6) is [Z] = [Z∞ ]1/2 {[1] + [S]}{[1] − [S]}−1 [Z∞ ]1/2 In a similar way we can obtain the following relations between the scattering matrix and the short circuit admittance matrix: [S] = {[1] − [y]}{[1] + [y]}−1 where the normalized admittance matrix is deﬁned as: [y] = [Zr ]1/2 [Y ][Zr ]1/2 The inverse relation is : [Y ] = [Z∞ ]−1/2 {[1] − [S]}{[1] + [S]}−1 [Z∞ ]−1/2 7.5) where [1] is the identity matrix of size N and [ζ] is the normalized open circuit impedance matrix of the device: [ζ] = [Zr ]−1/2 [Z][Zr ]−1/2 (7.6) (7. characterized by its scattering matrix [S]. Remember that √ [Zr ]1/2 is the diagonal matrix having the values Zri on the main diagonal.7) The inverse relation of (7.5): [Zr ]1/2 ([a] + [b]) = [Z][Yr ]1/2 ([a] − [b]) Expanding the products and factoring [Zr ]1/2 at the left of both sides.4 Computation of the power dissipated in a device Consider a N -port device. Substitute into (7. hence Pd = 1 2 N (|ai |2 − |bi |2 ) = i=1 1 ([a]T ∗ [a] − [b]T ∗ [b]) 2 [b]T ∗ = [a]T ∗ [S]T ∗ (7. for a one-port device (N = 1) reduces to Pd = 1 |V + |2 (1 − |Γ|2 ) 2 Z∞ 103 .7 – The Scattering matrix Let us start from the device characterization in terms of [Z] matrix: [V ] = [Z][I] Express now [V ] and [I] in terms of power amplitudes [a] e [b]: [V ] = [V + ] + [V − ] = [Zr ]1/2 ([a] + [b]) [I] = Y∞ [V + ] − [V − ] = [Yr ]1/2 ([a] − [b]) where [Zr ] is the diagonal matrix constructed with the reference impedances of all ports. we ﬁnd [Zr ]1/2 [Yr ]1/2 [Z][Yr ]1/2 + [1] [b] = [Zr ]1/2 [Yr ]1/2 [Z][Yr ]1/2 − [1] [a] Canceling the common factor [Zr ]1/2 we get [S] = {[ζ] − [1]}{[ζ] + [1]}−1 (7. The power dissipated in it is the sum of the net active powers ﬂowing into all ports: Pd = Now recall that [b] = [S][a].8) 1 T∗ [a] ([1] − [S]T ∗ [S])[a] 2 It is straightforward to realize that this equation.

• an active device has a scattering matrix [S] such that at least one eigenvalue of [S]T ∗ [S] has magnitude greater than 1.8). • A lossless device has unitary scattering matrix: [S]T ∗ [S] = [1]. It is to be remarked that the eigenvalues of [S]T ∗ [S] are the squares of the singular values of [S]. by considering ﬁrst the case of a one-port device. by requiring that Pd = 0 for arbitrary excitation [a]. Its reﬂection coeﬃcient Γn with respect to Zrn is derived as: Γn = with Z = Zro Substituting and with a little of algebra.7 – The Scattering matrix 7. Let us address the problem gradually. with respect to a given set [Zro ] of reference impedances. with respect to a new set of reference impedances [Zrn ].6 Change of reference impedances Let [So ] be the scattering matrix of a device. This follows immediately from (7. we ﬁnd: 1 + Γo − Zrn (Zro − Zrn ) + Γo (Zro + Zrn ) Γno + Γo 1 − Γo Γn = = = 1 + Γo (Zro + Zrn ) + Γo (Zro − Zrn ) 1 + Γno Γo + Zrn Zro 1 − Γo Zro where we have induced the reﬂection coeﬃcient of the old reference impedance with respect to to the new one. [4] 7.5 Properties of the scattering matrix [S] of a device • A reciprocal device has a symmetric [S] matrix: [S] = [S]T . Suppose that we want to compute the scattering matrix [Sn ] of the same device. • A passive device has a scattering matrix [S] such that all the eigenvalues of [S]T ∗ [S] have a magnitude less than (or at most equal to) 1. In the case N = 2 the previous equation yields: |S11 |2 + |S21 |2 |S12 | + |S22 | |S11 | + |S12 | |S21 | + |S22 | ∗ S11 S12 ∗ S11 S21 2 2 2 2 2 2 = = = = = = 1 1 1 1 0 0 + + ∗ S21 S22 ∗ S12 S22 These relations have a geometrical interpretation: the rows and the columns of the unitary matrix [S] form an ortho-normal basis in the N dimensional complex linear vector space CN . Zro − Zrn Γno = Zro + Zrn Z − Zrn Z + Zrn 1 + Γo 1 − Γo 104 . The proof can be found in [3]. which has reﬂection coeﬃcient Γo with respect to Zro .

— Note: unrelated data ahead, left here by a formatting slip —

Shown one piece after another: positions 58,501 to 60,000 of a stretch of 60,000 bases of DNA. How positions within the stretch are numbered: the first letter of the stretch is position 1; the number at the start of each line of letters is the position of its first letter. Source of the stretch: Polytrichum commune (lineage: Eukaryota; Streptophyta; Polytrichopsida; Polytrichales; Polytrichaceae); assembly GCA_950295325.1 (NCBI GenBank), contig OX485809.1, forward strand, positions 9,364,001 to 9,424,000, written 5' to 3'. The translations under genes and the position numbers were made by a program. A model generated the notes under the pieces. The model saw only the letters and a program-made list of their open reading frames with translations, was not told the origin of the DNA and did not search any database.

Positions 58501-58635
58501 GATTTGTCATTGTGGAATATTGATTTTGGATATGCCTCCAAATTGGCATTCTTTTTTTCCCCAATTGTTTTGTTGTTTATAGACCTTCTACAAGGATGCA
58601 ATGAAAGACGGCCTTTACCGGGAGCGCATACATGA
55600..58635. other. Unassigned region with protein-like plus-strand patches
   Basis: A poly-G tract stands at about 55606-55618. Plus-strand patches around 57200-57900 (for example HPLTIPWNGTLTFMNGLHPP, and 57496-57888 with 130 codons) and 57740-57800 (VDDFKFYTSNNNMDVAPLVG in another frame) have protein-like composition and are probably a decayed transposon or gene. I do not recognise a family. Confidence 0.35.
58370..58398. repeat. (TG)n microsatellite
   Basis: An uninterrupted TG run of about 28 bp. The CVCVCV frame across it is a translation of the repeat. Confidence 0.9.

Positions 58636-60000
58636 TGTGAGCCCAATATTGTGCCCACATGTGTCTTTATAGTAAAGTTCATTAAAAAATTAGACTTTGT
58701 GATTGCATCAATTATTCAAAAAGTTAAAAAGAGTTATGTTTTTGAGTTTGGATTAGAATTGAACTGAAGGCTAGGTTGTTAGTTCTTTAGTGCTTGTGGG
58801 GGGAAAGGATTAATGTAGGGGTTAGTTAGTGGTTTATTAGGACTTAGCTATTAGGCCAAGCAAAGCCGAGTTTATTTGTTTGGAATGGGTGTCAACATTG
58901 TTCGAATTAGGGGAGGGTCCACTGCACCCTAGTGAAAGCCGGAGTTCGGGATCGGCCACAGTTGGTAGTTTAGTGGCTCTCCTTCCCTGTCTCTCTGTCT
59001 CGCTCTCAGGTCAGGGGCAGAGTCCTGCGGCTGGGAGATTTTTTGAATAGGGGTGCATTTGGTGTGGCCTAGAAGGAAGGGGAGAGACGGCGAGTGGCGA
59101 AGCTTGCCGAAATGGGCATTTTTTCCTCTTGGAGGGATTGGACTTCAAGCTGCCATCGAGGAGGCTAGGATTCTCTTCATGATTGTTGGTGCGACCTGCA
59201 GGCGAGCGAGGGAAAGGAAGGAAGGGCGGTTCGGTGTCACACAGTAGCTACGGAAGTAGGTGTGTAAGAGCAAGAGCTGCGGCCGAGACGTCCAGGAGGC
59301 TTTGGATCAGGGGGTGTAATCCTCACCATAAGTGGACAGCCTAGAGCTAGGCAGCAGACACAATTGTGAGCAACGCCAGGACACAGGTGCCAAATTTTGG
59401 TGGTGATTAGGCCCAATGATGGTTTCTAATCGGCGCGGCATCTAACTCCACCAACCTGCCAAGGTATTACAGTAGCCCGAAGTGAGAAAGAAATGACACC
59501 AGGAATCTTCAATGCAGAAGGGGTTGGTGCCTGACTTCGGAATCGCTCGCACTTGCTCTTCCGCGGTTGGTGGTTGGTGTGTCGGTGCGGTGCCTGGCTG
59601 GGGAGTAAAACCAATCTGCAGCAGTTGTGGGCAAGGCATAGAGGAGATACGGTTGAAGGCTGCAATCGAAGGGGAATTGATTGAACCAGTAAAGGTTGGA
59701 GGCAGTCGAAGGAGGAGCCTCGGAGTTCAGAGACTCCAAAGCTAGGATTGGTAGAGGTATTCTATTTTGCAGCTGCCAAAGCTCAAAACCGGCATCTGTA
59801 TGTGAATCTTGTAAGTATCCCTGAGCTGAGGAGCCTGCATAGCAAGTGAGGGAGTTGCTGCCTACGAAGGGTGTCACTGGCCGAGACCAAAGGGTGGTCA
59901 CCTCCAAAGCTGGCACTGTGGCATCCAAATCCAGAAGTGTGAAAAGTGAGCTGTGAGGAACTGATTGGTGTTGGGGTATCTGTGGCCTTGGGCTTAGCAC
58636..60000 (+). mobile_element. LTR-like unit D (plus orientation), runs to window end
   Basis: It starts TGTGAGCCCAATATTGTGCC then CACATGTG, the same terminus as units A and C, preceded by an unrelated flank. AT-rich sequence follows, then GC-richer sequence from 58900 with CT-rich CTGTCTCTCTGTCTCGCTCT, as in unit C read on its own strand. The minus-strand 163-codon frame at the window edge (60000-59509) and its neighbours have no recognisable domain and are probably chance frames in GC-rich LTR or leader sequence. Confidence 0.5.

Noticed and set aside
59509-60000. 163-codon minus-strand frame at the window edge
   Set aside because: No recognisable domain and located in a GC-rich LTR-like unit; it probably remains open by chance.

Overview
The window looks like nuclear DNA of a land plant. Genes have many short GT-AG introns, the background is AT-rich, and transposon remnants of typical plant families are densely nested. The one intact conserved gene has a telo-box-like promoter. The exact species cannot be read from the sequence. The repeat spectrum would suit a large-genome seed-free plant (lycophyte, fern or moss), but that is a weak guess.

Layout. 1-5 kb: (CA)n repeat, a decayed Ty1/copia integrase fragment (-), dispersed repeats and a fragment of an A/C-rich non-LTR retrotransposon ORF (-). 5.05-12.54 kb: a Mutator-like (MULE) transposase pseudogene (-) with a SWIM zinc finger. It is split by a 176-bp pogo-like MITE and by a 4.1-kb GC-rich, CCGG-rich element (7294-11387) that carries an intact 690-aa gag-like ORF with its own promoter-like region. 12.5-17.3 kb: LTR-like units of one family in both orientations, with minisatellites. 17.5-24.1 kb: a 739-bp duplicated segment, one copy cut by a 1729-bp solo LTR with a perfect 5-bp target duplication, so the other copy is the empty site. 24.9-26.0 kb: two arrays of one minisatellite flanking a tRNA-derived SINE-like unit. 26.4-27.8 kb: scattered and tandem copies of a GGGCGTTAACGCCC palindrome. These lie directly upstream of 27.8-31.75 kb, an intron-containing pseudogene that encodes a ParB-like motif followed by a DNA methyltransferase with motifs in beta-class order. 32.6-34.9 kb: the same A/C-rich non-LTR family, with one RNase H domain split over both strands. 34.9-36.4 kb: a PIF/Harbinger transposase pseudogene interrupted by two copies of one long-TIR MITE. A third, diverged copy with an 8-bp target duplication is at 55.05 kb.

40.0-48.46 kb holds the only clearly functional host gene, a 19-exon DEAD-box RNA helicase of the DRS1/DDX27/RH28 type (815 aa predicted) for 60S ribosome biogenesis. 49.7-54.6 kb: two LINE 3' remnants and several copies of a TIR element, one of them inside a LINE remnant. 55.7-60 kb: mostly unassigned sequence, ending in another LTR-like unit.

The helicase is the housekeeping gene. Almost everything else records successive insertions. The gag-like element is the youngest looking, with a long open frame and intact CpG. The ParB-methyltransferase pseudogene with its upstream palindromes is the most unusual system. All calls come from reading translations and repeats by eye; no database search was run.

Notice that these matrices are diagonal. bi = b0i e−jki li where ki is the propagation constant on the line connected to port i. bi . We want now to examine the transformation of the [S] matrix induced by a displacement of these planes.7 – The Scattering matrix We can now address the case of an N -port device along the same lines. hence they commute.. exp{±jkN lN } } Denote with [S] the scattering matrix of the new structure obtained by the translation of the reference planes. a0i . . From (7. from (7. The same amplitudes at a distance li (> 0) away form the device are denoted by ai . a given S matrix refers always to a speciﬁc choice of reference planes. we can express the desired scattering matrix as [ζn ] − [1] [Sn ] = (7. The amplitudes of incident and reﬂected waves at port i (i = 1.2. Hence. [b0 ]. If [S0 ] is the scattering matrix of the original structure. Express now [ζo ] in terms of [So ] and substitute in (7. Consider a N -port device with scattering matrix S0 (see Fig. The complex amplitudes of these waves are function of the longitudinal coordinate.N ) are indicated by a0i and b0i .6). respectively. so that the previous equations can be written in matrix form : [a] = exp{+j[k]l} [a0 ] (7.7 Displacement of reference planes The scattering matrix [S] of a device describes its input/output characteristic on the basis of the incident and scattered waves on the transmission lines attached to each port. . b0i .3). .9). We ﬁnd [R] [Sn ] = [1] + [So ] [1] + [So ] [R] − [1] [R] − [R]−1 [1] − [So ] [1] − [So ] = = [1] + [So ] [1] + [So ] [R] [R] + [1] [R] + [R]−1 [1] − [So ] [1] − [So ] = ([R] − [R]−1 ) + ([R] + [R]−1 )[So ] [S]no + [So ] = ([R] + [R]−1 ) + ([R] − [R]−1 )[So ] [1] + [S]no [So ] where we have introduced the diagonal scattering matrix of the old reference impedances with respect to the new ones [R] − [R]−1 [R]2 − 1 [S]no = = [R] + [R]−1 [R]2 + 1 7. bi . [a0 ]. with components ai . we have: [b0 ] = [S0 ][a0 ] 105 . given by ai = a0i ejki li . Introduce now the column vectors [a]. hence they commute. [ζn ] = = [Zrn ]−1/2 [Z][Zrn ]−1/2 = [Zrn ]−1/2 [Zro ]1/2 [ζo ][Zro ]1/2 [Zrn ]−1/2 = [R][ζo ][R] where we have introduced the diagonal matrix [R] = [Zrn ]−1/2 [Zro ]1/2 .. .7.7).10) [b] = exp{−j[k]l} [b0 ] where exp{±j[k]l} is the diagonal matrix exp(±j[k]l) = diag{ exp{±jk1 l1 } . Moreover.9) [ζn ] + [1] Notice that the equation can be written in this form because both ([ζn ]−[1]) and ([ζn ]+[1])−1 are functions of the same matrix [ζn ]. [b].